Project part-financed by the European Union (European Regional Development Fund)

The Interreg IVB North Sea Region Programme

The authors are solely responsible for the content of this report. Material included herein does not represent the opinion of the European Community, and the European Community is not responsible for any use that might be made of it.
Back to overview reports

Legislative Drivers & Sectoral Plan Review of TIDE Estuaries

1a. Overview

This report details the environmental drivers affecting sectoral management plans of the four TIDE estuaries of the Elbe, Humber, Scheldt and Weser. Many current management measures applied to the TIDE estuarine systems will be driven by international obligations and European Directives, with further requirements also enforced by each of the Member State (or federal province) national policies.

Each estuarine system will also have its own specific drivers based on a range of anthropogenic activities as influenced by the physico-chemical attributes of the system. These drivers and legislative/management responses are mostly addressed through differing management groups and systems, based both on the national framework and more local initiatives.

In order to share best practice between the four TIDE estuaries, and to understand their marine planning and governance, it is necessary to understand the individual Member State legislative management frameworks including the high level and local drivers, the management organisations and their responsibilities.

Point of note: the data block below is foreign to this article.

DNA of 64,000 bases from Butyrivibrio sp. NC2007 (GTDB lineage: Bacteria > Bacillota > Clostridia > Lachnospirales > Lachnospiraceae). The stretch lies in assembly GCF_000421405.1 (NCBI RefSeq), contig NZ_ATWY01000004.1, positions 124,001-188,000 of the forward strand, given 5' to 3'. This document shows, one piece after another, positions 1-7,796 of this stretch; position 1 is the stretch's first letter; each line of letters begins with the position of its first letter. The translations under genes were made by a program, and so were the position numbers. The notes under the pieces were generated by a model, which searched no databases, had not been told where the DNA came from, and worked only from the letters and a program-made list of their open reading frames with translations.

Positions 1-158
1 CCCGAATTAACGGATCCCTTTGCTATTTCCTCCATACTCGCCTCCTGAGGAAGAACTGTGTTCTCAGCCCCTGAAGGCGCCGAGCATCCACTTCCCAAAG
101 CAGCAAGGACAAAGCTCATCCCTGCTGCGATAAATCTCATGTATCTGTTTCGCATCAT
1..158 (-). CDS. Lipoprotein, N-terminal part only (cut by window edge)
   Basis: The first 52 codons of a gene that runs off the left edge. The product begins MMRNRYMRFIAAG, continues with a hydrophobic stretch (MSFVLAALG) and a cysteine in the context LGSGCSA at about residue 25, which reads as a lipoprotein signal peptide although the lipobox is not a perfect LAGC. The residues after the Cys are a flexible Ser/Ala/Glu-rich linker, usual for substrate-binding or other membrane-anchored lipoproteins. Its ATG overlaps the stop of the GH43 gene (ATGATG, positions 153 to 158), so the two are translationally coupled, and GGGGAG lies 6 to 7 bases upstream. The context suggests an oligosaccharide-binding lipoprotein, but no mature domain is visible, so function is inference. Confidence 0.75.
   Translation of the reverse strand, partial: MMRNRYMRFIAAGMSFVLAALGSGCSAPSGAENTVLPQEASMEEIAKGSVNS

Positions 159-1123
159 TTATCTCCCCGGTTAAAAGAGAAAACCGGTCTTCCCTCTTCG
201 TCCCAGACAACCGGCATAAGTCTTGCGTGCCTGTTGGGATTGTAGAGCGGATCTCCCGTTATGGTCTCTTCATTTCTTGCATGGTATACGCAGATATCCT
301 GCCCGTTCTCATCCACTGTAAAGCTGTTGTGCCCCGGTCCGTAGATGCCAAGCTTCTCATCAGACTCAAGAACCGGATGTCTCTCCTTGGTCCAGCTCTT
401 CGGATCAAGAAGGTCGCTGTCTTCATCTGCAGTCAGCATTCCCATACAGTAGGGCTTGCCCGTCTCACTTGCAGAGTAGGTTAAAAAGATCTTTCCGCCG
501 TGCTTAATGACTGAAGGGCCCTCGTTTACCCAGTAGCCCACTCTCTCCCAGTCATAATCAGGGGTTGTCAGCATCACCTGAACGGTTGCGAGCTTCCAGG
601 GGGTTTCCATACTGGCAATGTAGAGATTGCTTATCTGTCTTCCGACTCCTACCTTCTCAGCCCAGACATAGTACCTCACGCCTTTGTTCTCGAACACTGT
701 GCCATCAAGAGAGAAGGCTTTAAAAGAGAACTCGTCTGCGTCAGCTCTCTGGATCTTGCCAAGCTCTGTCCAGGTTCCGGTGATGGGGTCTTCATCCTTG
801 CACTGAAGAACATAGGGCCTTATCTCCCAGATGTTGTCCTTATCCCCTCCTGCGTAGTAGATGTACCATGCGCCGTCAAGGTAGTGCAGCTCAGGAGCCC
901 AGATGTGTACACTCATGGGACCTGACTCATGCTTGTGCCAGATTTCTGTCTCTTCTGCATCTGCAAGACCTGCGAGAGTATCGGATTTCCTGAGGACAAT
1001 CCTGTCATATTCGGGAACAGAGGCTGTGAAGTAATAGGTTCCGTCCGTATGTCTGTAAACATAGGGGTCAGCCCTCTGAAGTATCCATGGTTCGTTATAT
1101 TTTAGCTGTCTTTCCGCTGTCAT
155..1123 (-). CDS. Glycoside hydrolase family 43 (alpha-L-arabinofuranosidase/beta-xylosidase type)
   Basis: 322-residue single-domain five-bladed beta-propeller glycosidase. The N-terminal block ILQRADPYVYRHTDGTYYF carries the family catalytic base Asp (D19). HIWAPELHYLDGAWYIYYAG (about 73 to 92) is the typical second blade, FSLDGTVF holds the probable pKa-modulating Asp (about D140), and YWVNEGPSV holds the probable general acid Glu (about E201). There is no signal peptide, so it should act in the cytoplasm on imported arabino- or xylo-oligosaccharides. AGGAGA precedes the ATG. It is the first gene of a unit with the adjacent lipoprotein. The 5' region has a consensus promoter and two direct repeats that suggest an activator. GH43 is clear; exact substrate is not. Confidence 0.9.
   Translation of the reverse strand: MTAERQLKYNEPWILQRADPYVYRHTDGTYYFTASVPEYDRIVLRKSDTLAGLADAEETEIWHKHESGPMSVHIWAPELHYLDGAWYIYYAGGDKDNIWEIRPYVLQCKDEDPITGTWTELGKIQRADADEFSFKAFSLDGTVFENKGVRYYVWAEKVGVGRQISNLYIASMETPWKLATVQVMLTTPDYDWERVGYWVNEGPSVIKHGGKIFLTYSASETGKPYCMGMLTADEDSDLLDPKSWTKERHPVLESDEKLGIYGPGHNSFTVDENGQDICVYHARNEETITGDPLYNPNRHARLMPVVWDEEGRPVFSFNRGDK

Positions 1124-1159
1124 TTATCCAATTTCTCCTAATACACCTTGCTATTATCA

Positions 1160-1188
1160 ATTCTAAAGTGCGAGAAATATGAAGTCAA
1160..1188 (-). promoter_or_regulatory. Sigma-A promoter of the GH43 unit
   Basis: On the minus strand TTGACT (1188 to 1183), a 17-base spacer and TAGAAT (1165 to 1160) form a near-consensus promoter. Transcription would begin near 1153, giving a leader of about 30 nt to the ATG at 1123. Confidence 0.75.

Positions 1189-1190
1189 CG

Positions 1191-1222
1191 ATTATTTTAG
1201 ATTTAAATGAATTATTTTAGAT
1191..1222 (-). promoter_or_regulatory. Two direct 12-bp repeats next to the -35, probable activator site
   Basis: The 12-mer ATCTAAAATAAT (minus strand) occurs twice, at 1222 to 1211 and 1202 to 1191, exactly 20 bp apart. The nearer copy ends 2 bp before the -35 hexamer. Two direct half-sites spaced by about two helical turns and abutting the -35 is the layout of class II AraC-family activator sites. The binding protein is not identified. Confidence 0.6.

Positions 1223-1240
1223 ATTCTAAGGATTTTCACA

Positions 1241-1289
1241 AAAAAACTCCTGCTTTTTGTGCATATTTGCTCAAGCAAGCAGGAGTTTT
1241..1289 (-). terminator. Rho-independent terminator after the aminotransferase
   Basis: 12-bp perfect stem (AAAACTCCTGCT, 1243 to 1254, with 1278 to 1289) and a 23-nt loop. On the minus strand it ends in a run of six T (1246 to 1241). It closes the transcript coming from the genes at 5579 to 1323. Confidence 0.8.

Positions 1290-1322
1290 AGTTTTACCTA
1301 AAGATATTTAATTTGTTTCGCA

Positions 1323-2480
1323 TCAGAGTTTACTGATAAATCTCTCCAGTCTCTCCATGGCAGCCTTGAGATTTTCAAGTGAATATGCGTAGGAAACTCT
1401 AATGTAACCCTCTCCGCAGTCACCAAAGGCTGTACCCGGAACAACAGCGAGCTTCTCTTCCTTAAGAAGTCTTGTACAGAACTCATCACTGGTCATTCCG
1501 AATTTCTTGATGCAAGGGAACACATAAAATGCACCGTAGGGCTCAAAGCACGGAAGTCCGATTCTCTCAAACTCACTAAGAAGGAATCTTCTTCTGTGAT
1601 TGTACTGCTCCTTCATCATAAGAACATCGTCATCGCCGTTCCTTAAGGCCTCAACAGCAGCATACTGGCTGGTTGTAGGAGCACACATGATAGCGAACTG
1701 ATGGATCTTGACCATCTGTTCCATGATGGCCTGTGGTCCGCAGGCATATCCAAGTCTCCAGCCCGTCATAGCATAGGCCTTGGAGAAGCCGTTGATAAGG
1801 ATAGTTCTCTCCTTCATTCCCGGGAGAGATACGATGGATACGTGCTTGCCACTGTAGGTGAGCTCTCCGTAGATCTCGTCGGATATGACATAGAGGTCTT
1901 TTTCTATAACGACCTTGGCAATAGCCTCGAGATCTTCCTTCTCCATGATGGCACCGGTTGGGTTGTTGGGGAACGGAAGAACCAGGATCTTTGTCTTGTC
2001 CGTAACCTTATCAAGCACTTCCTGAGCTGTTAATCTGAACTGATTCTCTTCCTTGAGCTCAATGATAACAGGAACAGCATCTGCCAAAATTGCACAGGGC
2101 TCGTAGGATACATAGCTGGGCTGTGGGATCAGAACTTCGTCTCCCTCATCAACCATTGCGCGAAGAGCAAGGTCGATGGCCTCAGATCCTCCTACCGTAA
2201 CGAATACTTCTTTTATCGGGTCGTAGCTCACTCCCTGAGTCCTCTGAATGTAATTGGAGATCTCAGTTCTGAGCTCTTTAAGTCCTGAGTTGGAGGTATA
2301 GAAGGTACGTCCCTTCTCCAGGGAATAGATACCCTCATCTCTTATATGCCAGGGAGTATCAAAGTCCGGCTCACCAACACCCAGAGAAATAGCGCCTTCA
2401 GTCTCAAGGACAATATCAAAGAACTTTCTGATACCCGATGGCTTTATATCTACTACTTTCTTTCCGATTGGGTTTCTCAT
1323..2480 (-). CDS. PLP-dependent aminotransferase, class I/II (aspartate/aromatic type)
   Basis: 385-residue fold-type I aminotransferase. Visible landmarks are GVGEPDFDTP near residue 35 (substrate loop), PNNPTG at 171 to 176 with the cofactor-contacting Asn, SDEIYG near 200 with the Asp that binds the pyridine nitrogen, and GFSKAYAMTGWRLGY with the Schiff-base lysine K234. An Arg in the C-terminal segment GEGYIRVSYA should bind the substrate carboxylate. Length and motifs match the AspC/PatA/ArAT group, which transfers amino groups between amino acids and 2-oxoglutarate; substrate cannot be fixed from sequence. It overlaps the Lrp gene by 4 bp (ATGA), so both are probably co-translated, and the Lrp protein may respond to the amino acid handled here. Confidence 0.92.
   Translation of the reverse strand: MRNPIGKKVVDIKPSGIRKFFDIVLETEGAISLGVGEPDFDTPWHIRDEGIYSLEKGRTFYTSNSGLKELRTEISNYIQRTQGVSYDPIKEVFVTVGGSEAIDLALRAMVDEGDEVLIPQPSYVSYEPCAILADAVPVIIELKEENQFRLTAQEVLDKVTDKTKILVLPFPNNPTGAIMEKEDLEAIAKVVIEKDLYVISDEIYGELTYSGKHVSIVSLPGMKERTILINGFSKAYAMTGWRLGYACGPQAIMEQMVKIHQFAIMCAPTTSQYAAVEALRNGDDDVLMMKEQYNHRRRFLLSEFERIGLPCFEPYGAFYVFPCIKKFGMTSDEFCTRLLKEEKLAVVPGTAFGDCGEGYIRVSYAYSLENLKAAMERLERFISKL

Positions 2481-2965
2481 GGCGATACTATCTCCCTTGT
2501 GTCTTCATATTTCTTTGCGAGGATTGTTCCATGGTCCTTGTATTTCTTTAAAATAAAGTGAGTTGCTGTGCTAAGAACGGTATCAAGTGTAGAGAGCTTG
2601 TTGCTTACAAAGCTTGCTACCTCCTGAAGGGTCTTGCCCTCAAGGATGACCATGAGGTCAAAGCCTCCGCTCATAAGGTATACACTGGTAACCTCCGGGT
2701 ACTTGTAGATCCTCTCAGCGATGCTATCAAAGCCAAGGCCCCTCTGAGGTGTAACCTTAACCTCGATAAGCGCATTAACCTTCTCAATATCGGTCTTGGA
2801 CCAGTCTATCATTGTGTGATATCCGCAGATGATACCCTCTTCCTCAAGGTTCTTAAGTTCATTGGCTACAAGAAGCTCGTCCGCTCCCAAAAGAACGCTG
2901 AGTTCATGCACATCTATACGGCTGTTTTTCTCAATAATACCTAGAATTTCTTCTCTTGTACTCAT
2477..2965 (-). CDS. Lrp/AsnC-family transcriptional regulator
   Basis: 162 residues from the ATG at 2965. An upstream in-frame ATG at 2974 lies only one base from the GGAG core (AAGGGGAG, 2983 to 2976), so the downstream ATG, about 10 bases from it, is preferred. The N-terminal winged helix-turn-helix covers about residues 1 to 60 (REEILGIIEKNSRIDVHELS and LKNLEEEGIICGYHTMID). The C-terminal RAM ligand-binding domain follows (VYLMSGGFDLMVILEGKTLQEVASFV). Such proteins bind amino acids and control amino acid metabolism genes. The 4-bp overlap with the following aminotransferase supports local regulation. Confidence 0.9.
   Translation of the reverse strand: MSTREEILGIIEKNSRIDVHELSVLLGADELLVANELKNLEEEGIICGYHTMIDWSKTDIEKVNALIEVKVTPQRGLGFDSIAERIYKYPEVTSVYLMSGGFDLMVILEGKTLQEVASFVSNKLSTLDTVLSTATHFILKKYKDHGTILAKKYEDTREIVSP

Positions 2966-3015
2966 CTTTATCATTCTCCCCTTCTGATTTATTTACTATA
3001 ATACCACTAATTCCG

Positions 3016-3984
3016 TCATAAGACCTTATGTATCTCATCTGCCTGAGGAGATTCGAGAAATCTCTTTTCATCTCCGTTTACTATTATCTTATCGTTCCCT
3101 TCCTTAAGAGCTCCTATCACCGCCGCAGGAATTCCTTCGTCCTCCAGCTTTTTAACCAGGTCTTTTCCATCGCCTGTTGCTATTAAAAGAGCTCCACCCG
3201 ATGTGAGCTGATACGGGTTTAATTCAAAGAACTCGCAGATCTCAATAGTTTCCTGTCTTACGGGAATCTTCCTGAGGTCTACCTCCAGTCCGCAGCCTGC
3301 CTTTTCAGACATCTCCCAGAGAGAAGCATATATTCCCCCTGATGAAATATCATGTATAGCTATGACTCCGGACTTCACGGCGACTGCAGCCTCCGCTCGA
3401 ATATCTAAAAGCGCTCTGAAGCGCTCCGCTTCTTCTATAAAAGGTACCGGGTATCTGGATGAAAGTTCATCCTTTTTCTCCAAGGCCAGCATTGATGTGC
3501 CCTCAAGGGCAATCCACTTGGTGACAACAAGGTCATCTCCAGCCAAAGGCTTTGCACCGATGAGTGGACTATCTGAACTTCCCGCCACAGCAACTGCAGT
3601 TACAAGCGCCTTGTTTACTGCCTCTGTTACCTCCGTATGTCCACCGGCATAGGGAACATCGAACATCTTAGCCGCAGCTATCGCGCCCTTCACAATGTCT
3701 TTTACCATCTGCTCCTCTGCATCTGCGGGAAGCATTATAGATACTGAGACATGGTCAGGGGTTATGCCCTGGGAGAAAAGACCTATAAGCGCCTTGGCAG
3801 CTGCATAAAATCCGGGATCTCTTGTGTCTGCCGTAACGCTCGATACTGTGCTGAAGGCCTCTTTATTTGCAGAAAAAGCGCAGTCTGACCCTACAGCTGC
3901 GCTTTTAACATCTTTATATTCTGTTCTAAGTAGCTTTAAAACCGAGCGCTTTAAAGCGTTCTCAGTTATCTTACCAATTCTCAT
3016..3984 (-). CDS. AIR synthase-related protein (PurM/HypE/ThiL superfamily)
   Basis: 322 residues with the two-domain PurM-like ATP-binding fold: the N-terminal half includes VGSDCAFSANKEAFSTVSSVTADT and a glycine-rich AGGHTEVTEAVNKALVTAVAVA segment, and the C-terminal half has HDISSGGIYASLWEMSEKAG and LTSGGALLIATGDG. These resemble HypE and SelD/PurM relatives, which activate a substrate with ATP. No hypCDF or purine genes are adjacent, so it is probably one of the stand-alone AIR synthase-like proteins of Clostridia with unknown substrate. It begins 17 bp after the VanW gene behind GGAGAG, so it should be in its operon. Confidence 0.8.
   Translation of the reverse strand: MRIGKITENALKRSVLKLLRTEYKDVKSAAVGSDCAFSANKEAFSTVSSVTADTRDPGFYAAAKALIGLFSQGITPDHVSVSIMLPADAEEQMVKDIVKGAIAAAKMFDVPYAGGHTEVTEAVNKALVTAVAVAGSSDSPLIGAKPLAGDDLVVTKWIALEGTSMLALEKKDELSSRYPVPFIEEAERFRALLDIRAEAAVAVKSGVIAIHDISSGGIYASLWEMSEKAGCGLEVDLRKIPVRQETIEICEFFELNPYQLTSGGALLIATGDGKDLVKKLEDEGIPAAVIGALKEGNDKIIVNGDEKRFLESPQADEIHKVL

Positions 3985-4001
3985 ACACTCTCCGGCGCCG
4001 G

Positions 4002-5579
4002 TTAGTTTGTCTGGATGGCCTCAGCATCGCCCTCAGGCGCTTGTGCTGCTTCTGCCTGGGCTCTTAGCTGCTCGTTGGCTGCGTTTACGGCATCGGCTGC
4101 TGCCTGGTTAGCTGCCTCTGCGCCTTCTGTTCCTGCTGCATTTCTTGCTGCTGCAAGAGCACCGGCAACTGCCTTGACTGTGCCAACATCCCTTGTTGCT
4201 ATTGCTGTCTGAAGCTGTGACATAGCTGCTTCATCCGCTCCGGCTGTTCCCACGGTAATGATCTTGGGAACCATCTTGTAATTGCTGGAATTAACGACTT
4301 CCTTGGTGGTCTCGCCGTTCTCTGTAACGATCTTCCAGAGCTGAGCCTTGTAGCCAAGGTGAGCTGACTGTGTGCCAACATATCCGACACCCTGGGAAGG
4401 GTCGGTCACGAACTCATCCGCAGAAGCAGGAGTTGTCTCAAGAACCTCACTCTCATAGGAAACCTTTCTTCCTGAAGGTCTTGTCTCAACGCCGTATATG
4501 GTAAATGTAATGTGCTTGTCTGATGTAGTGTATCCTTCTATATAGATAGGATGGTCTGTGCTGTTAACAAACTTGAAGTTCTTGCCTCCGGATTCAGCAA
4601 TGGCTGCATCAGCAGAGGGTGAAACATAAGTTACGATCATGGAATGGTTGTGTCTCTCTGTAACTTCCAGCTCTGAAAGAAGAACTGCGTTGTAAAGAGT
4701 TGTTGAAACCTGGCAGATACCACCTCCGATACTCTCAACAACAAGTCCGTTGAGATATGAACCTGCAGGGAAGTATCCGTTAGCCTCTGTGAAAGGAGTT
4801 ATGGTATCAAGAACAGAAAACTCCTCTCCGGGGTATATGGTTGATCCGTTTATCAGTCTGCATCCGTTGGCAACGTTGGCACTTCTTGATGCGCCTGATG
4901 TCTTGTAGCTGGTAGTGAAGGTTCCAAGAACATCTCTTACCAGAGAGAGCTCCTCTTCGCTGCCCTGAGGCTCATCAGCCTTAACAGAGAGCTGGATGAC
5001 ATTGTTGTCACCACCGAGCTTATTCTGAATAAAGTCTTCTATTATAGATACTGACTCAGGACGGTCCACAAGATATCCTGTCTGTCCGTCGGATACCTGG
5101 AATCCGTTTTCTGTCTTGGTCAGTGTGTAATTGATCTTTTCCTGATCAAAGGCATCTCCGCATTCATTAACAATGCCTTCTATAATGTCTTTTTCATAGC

There are a plethora of management plans in existence for sectoral management. The strength of a plan is that it should have the inherent ability to enforce its provisions (be statutory in nature) and should ideally take into account other users of the areas (be multi-sectoral). It should also have sufficient spatial coverage to provide a broad management remit for the system.

As part of the TIDE programme, management plans for each of the estuaries have been assessed for their internal strengths and weaknesses, and the external opportunities and threats. Based on this information, we can identify good practice (and bad practice if relevant) which can be used as an exemplar for addressing both generic and specific management needs. Examples of best practice will be shared between the TIDE partners to facilitate greater awareness and share management initiatives, as well as any key findings being integrated into the best practice management plan deliverables.

To develop holistic management planning frameworks for estuaries building on existing structures and using a multi-manager sectoral framework, we need to have an understanding of:
  • the management issues in the TIDE estuaries;
  • the methods used to deliver the management;
  • the basis that management is delivered;
  • the efficacy of the management tools;
  • the best tools/plans available to meet these needs;
  • gaps in management.
This will allow us to develop a framework for future management plans.

Back to top